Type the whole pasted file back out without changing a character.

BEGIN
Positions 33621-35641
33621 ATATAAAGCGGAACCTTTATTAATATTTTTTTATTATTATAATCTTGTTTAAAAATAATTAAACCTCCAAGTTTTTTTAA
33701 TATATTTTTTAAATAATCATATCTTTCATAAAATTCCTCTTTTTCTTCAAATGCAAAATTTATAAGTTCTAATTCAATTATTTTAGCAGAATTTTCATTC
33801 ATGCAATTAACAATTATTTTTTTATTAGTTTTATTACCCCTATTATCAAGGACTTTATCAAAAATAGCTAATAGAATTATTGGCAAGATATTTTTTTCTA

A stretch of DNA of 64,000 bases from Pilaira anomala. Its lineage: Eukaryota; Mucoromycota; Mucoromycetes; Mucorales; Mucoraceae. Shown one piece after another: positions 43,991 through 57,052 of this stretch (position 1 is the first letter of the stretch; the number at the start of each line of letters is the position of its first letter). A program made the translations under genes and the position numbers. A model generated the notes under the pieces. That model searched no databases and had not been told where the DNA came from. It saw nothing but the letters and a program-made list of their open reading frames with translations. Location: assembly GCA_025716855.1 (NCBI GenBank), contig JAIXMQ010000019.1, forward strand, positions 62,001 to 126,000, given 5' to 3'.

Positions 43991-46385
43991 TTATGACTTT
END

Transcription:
Positions 33621-35641
33621 ATATAAAGCGGAACCTTTATTAATATTTTTTTATTATTATAATCTTGTTTAAAAATAATTAAACCTCCAAGTTTTTTTAA
33701 TATATTTTTTAAATAATCATATCTTTCATAAAATTCCTCTTTTTCTTCAAATGCAAAATTTATAAGTTCTAATTCAATTATTTTAGCAGAATTTTCATTC
33801 ATGCAATTAACAATTATTTTTTTATTAGTTTTATTACCCCTATTATCAAGGACTTTATCAAAAATAGCTAATAGAATTATTGGCAAGATATTTTTTTCTA

A stretch of DNA of 64,000 bases from Pilaira anomala. Its lineage: Eukaryota; Mucoromycota; Mucoromycetes; Mucorales; Mucoraceae. Shown one piece after another: positions 43,991 through 57,052 of this stretch (position 1 is the first letter of the stretch; the number at the start of each line of letters is the position of its first letter). A program made the translations under genes and the position numbers. A model generated the notes under the pieces. That model searched no databases and had not been told where the DNA came from. It saw nothing but the letters and a program-made list of their open reading frames with translations. Location: assembly GCA_025716855.1 (NCBI GenBank), contig JAIXMQ010000019.1, forward strand, positions 62,001 to 126,000, given 5' to 3'.

Positions 43991-46385
43991 TTATGACTTT